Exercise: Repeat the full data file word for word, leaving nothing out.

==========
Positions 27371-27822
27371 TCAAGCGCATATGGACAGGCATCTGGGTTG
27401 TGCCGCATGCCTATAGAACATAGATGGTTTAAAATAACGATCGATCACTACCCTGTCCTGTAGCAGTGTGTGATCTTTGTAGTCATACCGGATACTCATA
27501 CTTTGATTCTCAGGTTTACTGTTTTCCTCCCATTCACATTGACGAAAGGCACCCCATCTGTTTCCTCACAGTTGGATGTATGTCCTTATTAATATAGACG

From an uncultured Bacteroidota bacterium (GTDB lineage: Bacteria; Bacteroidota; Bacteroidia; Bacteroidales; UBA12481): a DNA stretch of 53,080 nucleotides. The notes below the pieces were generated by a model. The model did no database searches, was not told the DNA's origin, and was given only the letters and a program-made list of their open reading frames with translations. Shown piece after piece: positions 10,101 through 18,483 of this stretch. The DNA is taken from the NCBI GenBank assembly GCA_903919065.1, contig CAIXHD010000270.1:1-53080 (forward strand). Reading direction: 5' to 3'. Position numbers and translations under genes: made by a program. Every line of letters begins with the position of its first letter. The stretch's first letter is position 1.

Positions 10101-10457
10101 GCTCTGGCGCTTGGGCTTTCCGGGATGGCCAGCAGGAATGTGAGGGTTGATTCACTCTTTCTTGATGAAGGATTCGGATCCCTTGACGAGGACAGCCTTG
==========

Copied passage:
Positions 27371-27822
27371 TCAAGCGCATATGGACAGGCATCTGGGTTG
27401 TGCCGCATGCCTATAGAACATAGATGGTTTAAAATAACGATCGATCACTACCCTGTCCTGTAGCAGTGTGTGATCTTTGTAGTCATACCGGATACTCATA
27501 CTTTGATTCTCAGGTTTACTGTTTTCCTCCCATTCACATTGACGAAAGGCACCCCATCTGTTTCCTCACAGTTGGATGTATGTCCTTATTAATATAGACG

From an uncultured Bacteroidota bacterium (GTDB lineage: Bacteria; Bacteroidota; Bacteroidia; Bacteroidales; UBA12481): a DNA stretch of 53,080 nucleotides. The notes below the pieces were generated by a model. The model did no database searches, was not told the DNA's origin, and was given only the letters and a program-made list of their open reading frames with translations. Shown piece after piece: positions 10,101 through 18,483 of this stretch. The DNA is taken from the NCBI GenBank assembly GCA_903919065.1, contig CAIXHD010000270.1:1-53080 (forward strand). Reading direction: 5' to 3'. Position numbers and translations under genes: made by a program. Every line of letters begins with the position of its first letter. The stretch's first letter is position 1.

Positions 10101-10457
10101 GCTCTGGCGCTTGGGCTTTCCGGGATGGCCAGCAGGAATGTGAGGGTTGATTCACTCTTTCTTGATGAAGGATTCGGATCCCTTGACGAGGACAGCCTTG